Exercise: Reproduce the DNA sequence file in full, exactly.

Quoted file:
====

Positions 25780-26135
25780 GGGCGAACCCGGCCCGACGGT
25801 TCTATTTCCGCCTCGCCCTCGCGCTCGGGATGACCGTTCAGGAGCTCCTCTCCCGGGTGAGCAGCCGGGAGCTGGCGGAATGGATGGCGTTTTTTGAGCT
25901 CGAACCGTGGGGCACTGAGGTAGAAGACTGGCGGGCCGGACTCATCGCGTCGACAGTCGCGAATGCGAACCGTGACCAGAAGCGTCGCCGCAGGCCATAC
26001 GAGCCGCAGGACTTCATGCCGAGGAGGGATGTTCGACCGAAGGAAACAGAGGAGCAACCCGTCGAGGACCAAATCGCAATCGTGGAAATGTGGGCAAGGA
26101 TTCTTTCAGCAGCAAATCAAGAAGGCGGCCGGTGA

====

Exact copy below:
Positions 25780-26135
25780 GGGCGAACCCGGCCCGACGGT
25801 TCTATTTCCGCCTCGCCCTCGCGCTCGGGATGACCGTTCAGGAGCTCCTCTCCCGGGTGAGCAGCCGGGAGCTGGCGGAATGGATGGCGTTTTTTGAGCT
25901 CGAACCGTGGGGCACTGAGGTAGAAGACTGGCGGGCCGGACTCATCGCGTCGACAGTCGCGAATGCGAACCGTGACCAGAAGCGTCGCCGCAGGCCATAC
26001 GAGCCGCAGGACTTCATGCCGAGGAGGGATGTTCGACCGAAGGAAACAGAGGAGCAACCCGTCGAGGACCAAATCGCAATCGTGGAAATGTGGGCAAGGA
26101 TTCTTTCAGCAGCAAATCAAGAAGGCGGCCGGTGA